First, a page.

Where do I stand? A game positioning model for medical teams in professional rugby union

Rugby Union involves repeated high intensity and physically confrontational tasks. The majority of injuries occur in games (1, 2) resulting in player welfare initiatives including pitch emergency certification courses, training/game medical standards and increasing numbers of medical personnel to manage these events. In this blog, we propose a game positioning model using a structured monitoring system that addresses player and medics safety, with possible application for other sporting codes. 

LINE OF SIGHT AND LINE OF ENTRY

Rugby Union is one of the few global sports permitting medics to track along touchlines with direct access to the field of play as required. Our concept centres on optimal positioning to observe and respond to on-field events and medics should consider the following;

  • Line of sight: A minimally obstructed view of play to ensure that on-field injurious events and medical hand signals are identifiable.
  • Line of entry: Close proximity to players on both sides of the pitch, combined with a safe and consistent field approach to enhance the ability to provide prompt and appropriate injury management.

OFF-FIELD MEDICAL TEAM

Off-field medical personnel will assume pre-determined game positions defined by competition authorities. The Match Day Doctor and Immediate Care Lead Doctor are located pitch side or in the stand with closest proximity to the stadium medical room.  An Advanced Paramedic and Ambulance Team will be located nearby to facilitate field access and egress to the medical room or ambulance, with rapid access for a medical buggy to facilitate extrications. These positions are communicated at the pre-match medical meeting and occupied to cover the warm-up period. A Medical Room Video Reviewer will also facilitate the review of any head injury events using a live stream. We previously proposed that the off-field medical team should have an independent radio system to facilitate communication (Coughlan et al, 2020). If this is not feasible, they should be located within a sufficient distance of each other to facilitate verbal and visual communication. The Lead Ambulance Team member should track along the touchline parallel to injuries under assessment by on-field medics, therefore having a direct line of sight for relevant hand signals requiring the Ambulance Team’s entry to the field.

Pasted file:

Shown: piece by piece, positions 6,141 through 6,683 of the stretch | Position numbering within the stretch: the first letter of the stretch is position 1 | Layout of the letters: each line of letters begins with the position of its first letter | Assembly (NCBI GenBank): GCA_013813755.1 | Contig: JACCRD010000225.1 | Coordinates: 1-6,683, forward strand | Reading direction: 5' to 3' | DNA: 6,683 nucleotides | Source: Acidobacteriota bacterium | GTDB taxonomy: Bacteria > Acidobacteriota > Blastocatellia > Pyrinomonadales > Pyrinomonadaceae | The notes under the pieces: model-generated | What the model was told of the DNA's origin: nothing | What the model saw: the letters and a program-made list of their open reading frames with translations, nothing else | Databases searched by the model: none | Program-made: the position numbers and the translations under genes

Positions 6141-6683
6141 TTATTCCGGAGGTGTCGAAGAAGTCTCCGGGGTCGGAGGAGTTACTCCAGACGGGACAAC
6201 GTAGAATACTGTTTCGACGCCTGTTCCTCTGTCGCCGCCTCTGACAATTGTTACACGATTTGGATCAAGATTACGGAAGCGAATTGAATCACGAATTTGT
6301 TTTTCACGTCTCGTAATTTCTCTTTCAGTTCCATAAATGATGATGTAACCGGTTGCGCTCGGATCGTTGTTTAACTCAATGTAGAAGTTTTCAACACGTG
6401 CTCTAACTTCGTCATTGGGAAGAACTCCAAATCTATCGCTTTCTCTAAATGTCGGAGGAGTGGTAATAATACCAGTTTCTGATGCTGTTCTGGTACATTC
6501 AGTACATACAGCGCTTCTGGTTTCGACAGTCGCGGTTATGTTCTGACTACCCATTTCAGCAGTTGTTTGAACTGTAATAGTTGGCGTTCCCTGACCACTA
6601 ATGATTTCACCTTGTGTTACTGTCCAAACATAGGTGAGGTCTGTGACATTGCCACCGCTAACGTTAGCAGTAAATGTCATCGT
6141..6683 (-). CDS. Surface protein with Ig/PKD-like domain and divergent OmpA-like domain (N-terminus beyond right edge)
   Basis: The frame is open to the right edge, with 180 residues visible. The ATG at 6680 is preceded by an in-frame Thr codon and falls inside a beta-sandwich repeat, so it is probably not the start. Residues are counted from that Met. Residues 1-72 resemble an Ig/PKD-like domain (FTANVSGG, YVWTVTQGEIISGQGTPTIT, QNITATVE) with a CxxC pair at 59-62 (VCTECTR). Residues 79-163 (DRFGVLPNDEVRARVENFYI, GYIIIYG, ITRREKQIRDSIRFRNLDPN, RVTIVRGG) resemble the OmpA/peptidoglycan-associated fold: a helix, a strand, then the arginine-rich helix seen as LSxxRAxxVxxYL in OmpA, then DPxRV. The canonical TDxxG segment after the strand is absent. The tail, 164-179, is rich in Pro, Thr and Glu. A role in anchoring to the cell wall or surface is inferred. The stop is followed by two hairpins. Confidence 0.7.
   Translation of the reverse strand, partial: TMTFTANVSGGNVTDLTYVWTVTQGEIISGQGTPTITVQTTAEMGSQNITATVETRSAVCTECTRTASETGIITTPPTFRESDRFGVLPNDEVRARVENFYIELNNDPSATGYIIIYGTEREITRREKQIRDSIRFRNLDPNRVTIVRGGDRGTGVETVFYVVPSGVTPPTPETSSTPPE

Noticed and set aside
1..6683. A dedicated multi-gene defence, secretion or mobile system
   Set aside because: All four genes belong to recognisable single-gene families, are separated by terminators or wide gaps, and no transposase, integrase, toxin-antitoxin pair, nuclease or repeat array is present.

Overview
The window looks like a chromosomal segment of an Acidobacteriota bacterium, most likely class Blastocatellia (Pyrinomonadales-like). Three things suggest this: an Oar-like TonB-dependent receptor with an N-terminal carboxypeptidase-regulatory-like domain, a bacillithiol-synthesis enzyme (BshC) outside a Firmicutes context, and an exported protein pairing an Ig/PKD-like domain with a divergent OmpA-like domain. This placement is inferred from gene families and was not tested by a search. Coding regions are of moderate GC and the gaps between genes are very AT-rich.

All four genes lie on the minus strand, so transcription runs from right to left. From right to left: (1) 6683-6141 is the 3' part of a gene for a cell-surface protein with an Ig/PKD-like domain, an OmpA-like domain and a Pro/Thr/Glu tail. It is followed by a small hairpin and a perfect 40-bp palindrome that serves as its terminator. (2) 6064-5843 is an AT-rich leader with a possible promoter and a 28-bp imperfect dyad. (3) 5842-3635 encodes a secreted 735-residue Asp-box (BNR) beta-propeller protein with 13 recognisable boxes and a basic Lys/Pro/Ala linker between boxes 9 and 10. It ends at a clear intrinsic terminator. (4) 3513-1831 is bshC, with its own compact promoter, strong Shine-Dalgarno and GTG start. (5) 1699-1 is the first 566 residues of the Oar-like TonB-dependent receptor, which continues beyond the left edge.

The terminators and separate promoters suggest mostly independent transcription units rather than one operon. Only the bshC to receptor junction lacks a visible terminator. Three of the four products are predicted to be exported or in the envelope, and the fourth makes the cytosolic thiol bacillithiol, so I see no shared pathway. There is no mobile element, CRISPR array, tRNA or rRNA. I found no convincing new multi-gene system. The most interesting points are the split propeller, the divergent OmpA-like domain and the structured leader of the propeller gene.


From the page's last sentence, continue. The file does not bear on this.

ON-FIELD MEDICAL TEAM

Professional teams will typically have a doctor and physiotherapist tracking along the touchline. This shared skill mix approach is optimal and beneficial for the injury spectrum that can present in elite Rugby Union. The doctor should track the touchline with closest to the medical room to facilitate the management of head and blood injuries, with the physiotherapist on the opposite side. The input of a team member observing a live stream pitch side to support the on-field medics is vital for reviewing injury mechanisms and communication.

Warm Up Positioning